You can likely guess that the credit card options landed Capital One on the list, but the checking and savings account options are worth a nod as well. If your main priority is credit cards, Chase may beat Capital One out, but if you’re looking for comprehensive service (read: better savings and checking options), Capital One could be for you.
Along with an affordable bank account, Capital One offers three business credit cards and includes information upfront about the credit score you need to qualify for each one. Its cards offer between 1% and 2% cash back, free employee cards with spending limits and options for no annual fee. It also offers equipment loans, business installment loans and lines of credit that start at $10,000. Loan term lengths and repayment terms vary.
For more information on Capital One’s online banking features, check out our full Capital One 360 review.
- Online-only bank
- Up to 0.81% APY
- $100 bonus for new business owners
Axos’ checking and savings offerings fall short of Capital One’s and Wells Fargo’s, and there are no credit cards. But if you’ve been in business for a few years, are looking for more substantial lending and don’t have a considerable sum of transactions each month, Axos Bank is worth a look. Your money will earn a high APY but you’ll have to earn your fee waiver.
Axos Business Savings requires a $1,000 initial deposit and pays 0.20% APY. The $5 monthly fee is waived with an average daily balance of $2,500. The bank offers lines of credit and commercial loans starting at $250,000 to businesses at least two years old. It doesn’t offer any credit cards.
For more information on Axos’ banking features, check out our full Axos bank review.
Navy Federal Credit Union
- No monthly service fee
- 30 free non-electronic transactions
- Member-owned nonprofit institution
You’re a small business owner now. Maybe you don’t want to do business with a multibillion-dollar corporation. If that’s your speed, a credit union like Navy Federal might be right for you. These member-owned nonprofits can provide a comfort and familiarity that the big four can’t offer, even if they can’t match the perks.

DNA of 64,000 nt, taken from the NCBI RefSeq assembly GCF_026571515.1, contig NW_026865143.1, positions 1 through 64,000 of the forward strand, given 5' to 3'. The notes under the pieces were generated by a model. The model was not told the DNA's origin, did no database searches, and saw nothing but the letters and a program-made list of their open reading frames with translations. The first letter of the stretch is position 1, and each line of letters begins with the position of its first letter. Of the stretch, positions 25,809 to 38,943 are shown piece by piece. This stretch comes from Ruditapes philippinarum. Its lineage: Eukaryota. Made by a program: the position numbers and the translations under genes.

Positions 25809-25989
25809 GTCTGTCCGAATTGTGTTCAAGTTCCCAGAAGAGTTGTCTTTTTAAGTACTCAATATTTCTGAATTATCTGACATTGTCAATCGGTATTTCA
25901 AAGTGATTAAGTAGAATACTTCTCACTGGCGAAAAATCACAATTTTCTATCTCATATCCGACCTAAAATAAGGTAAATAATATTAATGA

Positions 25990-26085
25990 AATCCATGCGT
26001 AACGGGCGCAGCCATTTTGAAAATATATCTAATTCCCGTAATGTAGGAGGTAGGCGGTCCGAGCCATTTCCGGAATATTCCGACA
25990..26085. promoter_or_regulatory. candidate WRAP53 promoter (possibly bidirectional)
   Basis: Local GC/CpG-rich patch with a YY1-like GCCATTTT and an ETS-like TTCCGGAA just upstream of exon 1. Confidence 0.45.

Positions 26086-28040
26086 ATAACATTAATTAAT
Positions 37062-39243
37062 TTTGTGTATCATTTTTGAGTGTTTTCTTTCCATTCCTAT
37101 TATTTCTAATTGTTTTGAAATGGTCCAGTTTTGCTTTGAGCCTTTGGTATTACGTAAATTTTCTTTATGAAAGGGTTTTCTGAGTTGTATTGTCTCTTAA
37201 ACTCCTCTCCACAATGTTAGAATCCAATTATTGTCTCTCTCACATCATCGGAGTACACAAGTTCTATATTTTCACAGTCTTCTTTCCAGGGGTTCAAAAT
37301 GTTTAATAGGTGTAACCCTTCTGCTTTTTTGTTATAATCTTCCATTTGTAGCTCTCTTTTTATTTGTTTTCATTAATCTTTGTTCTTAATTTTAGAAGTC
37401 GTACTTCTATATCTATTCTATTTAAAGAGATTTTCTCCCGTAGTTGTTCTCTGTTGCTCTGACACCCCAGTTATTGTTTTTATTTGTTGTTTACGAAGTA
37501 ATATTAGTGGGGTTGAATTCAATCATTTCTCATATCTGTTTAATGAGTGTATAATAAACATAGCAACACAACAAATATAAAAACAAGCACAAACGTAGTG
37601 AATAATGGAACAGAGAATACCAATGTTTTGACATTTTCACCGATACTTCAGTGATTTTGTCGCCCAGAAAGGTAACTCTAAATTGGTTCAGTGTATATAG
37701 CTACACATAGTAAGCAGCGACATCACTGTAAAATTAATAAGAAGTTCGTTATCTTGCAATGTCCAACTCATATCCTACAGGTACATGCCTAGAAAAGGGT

In addition to its Business Checking account, Navy Federal offers secured and unsecured business loans s
- 1.5% APY on balances up to $100,000
- No monthly fees or minimum balance requirements
- No overdraft or NSF fees
BlueVine is an honorable mention in this list, because it doesn’t offer a full suite of business banking services. But its 1.5% APY on your business checking account balance makes it stand out among even modern banks for businesses, so it’s worth mentioning. With the account, you can pay vendors and bills by ACH, wire or check and set up recurring payments. You can also apply for credit lines up to $250,000 with rates as low as 4.8%. If a brick-and-mortar location isn’t a top priority, add this one to your list.
What Is a Business Bank Account and Why Do You Need One?
A business bank account is where you keep your money for the company. It’s an account used specifically for the business — so, separate from your personal checking or savings accounts — where you hold your earnings, pay for related expenses (supplies, vendor services, utilities, etc.) and more.
Keeping these transactions separate is helpful come tax time. If you choose to apply for a business loan (some banks require you to have an account for a designated time period) or relief funds down the road, you’ll also need an account to share your financials and house the money.
No matter how big or small your operation is, it’s strongly recommended that you open a business bank account. At a minimum a business checking account is a good way to stay organized, period. You want a place to keep track of all the money coming in and out of your business and have a clear-cut record of your finances.
Banks for Small-Business Owners
Most major banks offer business accounts, as well as many credit unions. You can opt to open an account with an online-only bank or solely brick-and-mortar institution, or choose one that offers a hybrid model.